March 31, 2004

Iraqi Ingratitude

Fred Barnes has a good piece in the current Weekly Standard called "The Bumpy Road to Democracy in Iraq". At the end he expressed a sentiment that has occurred to me countless times in the last year.

I'd like to see one other thing in Iraq, an outbreak of gratitude for the greatest act of benevolence one country has ever done for another. A grateful Iraqi heart would be a sign of a new Iraqi attitude and a signal of sure success.

So as I view pictures today of the human scum dragging the charred bodies of murdered Americans through the streets, I try to remind myself that these barbarians are the exception and not the rule among Iraqis. And I am convinced that the "unrest" is ordered and orchestrated by the institutional enemies of Iraqi democracy, made up of largely imported Al Qaeda operatives and their local Baathist sympathisers. They are in their last gasp attempt to create enough chaos to start a civil war before governing authority passes to Iraqis on the proposed June timetable.

I refuse to believe that there is any real popular support among Iraqi citizens for the wholesale slaughter of Americans. And I know that 90% of the trouble is concentrated in a small geographic area, and among diehard Saddam loyalists. But the lack of gratitude still seems to me to be widespread. Barnes has more to say about the "attitude"..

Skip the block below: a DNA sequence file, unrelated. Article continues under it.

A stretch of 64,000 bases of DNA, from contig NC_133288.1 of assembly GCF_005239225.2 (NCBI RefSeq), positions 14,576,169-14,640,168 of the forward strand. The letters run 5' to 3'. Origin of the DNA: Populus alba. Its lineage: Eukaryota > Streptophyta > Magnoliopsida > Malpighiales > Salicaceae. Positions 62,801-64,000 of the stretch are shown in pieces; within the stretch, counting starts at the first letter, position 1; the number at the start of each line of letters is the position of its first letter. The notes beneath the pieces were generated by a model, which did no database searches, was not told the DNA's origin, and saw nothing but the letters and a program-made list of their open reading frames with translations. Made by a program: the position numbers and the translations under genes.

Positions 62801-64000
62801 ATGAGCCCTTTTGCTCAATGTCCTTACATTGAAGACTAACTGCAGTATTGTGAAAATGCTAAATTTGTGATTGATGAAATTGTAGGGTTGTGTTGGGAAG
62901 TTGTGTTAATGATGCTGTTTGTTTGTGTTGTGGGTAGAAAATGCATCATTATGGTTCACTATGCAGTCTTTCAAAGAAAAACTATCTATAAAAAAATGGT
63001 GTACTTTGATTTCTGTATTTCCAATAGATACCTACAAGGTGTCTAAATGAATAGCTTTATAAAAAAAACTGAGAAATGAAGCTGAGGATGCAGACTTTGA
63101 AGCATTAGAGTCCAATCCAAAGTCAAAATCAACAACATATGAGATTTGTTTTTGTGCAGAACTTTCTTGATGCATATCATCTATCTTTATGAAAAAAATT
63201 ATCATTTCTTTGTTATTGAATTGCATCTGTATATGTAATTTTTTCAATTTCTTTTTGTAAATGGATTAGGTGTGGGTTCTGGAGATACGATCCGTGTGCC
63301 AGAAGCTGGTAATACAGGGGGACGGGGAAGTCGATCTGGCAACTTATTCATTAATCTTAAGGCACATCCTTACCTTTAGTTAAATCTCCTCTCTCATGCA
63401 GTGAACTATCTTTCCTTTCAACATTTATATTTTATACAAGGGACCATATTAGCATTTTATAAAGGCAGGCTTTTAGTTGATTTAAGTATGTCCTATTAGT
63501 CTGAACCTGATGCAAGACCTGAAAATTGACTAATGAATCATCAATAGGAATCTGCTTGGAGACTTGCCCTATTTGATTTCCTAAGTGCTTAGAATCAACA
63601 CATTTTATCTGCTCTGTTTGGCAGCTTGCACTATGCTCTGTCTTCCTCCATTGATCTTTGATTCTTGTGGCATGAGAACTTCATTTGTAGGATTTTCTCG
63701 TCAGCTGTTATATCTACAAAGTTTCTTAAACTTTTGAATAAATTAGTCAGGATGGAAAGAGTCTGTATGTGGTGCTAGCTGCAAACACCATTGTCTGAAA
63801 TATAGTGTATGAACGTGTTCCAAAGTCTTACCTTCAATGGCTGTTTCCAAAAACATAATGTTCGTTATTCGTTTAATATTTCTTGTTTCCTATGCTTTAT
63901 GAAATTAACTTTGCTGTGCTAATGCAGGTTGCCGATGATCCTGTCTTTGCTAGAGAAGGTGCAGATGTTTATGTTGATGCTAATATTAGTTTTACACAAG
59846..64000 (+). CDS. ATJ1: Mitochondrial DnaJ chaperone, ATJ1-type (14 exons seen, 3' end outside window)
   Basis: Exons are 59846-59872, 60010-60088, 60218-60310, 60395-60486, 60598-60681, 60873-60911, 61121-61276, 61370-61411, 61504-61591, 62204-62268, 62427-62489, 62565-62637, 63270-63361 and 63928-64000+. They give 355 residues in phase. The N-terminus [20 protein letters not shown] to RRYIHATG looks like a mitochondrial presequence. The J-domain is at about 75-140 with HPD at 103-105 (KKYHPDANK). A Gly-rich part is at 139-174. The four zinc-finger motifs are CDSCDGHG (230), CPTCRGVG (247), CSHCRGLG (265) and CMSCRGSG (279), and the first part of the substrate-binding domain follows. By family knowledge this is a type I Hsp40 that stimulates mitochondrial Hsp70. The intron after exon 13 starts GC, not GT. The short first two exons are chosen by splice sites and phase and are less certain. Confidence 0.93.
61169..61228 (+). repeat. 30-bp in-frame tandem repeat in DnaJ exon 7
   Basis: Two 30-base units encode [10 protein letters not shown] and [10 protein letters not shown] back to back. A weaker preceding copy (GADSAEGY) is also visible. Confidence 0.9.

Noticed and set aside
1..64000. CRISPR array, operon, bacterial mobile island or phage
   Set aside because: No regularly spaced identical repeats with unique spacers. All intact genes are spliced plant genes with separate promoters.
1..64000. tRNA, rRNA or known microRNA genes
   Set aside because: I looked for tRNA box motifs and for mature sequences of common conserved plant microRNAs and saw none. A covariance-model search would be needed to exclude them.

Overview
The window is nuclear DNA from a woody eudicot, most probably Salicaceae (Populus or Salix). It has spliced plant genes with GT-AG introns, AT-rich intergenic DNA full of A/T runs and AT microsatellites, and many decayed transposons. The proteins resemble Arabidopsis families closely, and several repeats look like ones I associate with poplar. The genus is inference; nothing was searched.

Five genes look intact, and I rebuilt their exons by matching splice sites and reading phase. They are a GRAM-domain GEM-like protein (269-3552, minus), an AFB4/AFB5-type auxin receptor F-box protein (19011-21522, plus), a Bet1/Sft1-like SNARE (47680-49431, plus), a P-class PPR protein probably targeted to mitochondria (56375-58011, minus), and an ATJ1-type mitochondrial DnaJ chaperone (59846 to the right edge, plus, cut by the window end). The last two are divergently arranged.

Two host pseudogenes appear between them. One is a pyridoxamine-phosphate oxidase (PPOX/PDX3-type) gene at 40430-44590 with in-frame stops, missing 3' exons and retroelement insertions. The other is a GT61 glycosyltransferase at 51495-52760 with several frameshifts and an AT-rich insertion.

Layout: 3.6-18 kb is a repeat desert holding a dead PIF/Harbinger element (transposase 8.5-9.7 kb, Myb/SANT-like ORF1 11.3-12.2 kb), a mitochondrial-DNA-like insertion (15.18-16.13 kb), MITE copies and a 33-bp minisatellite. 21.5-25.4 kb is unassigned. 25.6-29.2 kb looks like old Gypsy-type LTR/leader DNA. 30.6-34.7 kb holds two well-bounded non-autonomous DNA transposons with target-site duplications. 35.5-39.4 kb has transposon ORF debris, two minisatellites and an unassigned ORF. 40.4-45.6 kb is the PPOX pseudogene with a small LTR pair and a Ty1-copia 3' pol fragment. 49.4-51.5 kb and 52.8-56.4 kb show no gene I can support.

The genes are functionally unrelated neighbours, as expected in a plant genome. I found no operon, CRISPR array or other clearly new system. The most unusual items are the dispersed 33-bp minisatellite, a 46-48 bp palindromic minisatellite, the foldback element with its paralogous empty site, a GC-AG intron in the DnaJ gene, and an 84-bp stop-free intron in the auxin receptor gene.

Iraqis want help. Indeed, they demand it and are angry and frustrated when they don't get it instantly. But they appear to hate being helped.....For success to be achieved, they need to buy into the program fully--democracy, free markets, rule of law, property rights, political compromise, and patience. They need an attitude adjustment. Americans I talked to in 10 days here agree Iraqis are difficult to deal with. They're sullen and suspicious and conspiracy-minded.

That part I can understand and live with. It's the murder and dismemberment and mutilation of Americans and subsequent public celebration of same that makes my blood boil. Thirty years of brutal oppression does strange things to people, but can it really make them stupid enough to believe that the people who removed their oppressor and are now building schools, electrical plants, roads and businesses are their enemies? One more excerpt from Barnes:

Seventy years ago, Iraq's first king, Faisal I, described Iraqis this way: "There is still--and I say this with a heart full of sorrow--no Iraqi people, but an unimaginable mass of human beings devoid of any patriotic ideas, imbued with religious traditions and absurdities, prone to anarchy and perpetually ready to rise against any government whatsoever." Having been cowed by Saddam, many Iraqis seem to be making up for it by distrusting their American occupiers and hectoring them whenever the occasion arises.

After today, a little "hectoring" would look pretty good.

UPDATE: Andrew Stuttaford, at The Corner says;

I seem to recall that when the bodies of Sadaam's sons were put on display, we were told this was 'un-Islamic'. Lets see what the mullahs, the imams and the other holy men have to say about this incident.

Posted by dan at March 31, 2004 8:58 PM